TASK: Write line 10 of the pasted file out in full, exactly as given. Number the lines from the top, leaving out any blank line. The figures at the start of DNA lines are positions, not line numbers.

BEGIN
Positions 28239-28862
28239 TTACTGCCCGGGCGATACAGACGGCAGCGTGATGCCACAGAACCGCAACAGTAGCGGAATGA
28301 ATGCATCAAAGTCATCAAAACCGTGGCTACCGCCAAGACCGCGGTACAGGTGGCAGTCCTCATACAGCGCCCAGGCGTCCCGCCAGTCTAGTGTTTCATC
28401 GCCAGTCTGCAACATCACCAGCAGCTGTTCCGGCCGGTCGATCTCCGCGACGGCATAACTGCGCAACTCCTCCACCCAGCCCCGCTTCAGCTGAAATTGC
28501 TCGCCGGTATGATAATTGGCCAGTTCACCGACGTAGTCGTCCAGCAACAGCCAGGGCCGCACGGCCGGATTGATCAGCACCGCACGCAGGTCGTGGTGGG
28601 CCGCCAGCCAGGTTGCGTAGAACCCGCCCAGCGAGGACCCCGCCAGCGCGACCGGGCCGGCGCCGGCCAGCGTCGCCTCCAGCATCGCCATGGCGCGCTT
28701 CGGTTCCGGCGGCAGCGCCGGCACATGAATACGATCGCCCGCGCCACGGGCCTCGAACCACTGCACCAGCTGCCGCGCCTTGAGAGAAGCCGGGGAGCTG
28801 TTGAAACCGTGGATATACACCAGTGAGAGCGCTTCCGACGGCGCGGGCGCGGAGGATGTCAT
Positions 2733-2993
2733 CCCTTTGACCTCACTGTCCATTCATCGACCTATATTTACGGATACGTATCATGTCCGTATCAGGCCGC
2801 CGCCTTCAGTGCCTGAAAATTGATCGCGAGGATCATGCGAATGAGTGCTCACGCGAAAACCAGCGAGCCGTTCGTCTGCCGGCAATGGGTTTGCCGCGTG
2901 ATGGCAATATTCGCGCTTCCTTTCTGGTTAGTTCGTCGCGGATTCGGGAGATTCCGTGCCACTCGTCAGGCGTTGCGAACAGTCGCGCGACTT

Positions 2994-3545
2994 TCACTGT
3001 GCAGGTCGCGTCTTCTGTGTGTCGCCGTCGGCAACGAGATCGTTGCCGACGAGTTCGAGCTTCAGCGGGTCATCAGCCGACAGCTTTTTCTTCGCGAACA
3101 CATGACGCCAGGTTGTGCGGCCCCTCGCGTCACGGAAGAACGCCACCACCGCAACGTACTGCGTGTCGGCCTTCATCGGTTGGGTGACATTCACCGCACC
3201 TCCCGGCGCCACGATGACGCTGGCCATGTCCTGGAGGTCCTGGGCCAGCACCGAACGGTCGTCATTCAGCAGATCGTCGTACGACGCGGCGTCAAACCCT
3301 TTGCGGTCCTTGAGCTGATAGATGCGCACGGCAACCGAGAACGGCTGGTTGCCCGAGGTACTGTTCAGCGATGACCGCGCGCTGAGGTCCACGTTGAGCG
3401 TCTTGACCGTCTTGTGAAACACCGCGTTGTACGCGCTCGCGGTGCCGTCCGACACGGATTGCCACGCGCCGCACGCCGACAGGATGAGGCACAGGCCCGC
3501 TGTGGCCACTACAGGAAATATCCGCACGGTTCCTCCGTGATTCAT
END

2733 CCCTTTGACCTCACTGTCCATTCATCGACCTATATTTACGGATACGTATCATGTCCGTATCAGGCCGC